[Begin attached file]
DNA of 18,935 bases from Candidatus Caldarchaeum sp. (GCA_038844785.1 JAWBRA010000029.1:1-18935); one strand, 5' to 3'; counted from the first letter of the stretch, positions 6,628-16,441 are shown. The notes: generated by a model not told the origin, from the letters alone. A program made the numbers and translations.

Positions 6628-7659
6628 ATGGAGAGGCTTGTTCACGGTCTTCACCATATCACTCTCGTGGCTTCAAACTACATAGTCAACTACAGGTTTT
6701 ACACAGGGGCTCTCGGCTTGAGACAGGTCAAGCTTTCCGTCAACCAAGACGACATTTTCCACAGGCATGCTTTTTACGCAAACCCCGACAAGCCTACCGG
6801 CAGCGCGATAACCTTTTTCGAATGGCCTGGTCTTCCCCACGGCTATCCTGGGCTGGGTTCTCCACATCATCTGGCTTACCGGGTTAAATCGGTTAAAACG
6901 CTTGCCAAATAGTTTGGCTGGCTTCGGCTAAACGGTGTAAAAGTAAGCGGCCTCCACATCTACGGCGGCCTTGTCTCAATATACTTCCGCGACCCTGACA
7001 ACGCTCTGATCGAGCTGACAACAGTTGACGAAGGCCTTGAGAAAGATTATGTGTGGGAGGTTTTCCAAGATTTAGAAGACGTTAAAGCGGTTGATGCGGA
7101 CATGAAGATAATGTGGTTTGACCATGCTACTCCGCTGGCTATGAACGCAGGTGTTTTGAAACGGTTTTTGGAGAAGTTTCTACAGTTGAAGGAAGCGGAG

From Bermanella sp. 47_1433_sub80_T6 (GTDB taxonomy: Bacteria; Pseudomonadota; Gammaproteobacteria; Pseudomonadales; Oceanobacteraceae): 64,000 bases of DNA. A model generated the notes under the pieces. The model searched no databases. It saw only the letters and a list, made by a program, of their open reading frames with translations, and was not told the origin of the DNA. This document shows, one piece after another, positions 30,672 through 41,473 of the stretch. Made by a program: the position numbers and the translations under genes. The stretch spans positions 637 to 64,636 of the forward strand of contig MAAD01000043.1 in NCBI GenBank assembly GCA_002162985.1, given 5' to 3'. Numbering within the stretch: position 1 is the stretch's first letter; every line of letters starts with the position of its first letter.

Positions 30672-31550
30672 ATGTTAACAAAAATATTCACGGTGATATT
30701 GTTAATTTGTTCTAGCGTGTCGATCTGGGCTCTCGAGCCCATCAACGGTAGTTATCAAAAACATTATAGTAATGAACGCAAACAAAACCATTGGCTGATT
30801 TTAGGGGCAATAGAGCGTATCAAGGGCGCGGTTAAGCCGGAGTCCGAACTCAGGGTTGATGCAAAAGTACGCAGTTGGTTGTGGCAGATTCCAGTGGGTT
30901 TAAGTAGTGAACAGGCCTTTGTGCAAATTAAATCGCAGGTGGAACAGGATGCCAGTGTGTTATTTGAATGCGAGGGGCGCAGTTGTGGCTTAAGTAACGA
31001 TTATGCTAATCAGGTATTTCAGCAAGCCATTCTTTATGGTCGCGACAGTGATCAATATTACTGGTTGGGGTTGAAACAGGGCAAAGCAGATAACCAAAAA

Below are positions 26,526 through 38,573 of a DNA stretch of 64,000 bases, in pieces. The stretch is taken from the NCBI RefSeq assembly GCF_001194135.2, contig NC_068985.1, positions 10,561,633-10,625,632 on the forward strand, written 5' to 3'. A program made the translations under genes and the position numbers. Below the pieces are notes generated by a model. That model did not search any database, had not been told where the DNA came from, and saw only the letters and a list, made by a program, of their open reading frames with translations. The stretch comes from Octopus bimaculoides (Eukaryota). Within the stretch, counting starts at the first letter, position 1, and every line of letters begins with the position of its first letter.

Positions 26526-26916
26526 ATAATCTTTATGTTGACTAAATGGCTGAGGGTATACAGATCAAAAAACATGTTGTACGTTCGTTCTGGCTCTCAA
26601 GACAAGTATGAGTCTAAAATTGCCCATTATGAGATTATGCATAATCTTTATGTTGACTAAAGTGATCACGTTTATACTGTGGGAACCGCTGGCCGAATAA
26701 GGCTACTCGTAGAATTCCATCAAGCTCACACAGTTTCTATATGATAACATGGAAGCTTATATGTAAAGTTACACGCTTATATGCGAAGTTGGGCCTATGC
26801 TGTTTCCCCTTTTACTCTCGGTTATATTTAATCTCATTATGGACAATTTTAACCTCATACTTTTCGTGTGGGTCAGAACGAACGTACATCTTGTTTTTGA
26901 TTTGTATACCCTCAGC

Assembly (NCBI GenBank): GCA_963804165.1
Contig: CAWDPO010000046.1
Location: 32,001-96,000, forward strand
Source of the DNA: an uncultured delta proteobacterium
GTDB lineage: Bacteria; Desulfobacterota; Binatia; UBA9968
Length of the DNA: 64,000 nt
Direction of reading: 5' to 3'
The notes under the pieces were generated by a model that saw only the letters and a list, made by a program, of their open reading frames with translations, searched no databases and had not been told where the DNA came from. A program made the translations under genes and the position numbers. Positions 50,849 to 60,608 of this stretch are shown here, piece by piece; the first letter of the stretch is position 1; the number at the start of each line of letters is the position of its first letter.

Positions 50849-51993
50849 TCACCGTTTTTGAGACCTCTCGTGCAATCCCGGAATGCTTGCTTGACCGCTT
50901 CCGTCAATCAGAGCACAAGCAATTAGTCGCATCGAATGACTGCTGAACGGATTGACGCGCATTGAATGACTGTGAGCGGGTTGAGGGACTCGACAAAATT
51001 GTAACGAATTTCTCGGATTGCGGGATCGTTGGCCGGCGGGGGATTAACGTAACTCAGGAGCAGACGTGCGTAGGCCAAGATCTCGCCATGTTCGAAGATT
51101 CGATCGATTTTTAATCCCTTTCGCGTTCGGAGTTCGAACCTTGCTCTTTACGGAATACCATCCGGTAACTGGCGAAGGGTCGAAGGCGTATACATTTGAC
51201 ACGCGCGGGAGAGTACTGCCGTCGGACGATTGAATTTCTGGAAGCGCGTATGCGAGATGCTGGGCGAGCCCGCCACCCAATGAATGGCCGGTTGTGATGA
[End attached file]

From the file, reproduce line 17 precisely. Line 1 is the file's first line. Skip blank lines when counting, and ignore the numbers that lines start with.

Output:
Positions 26526-26916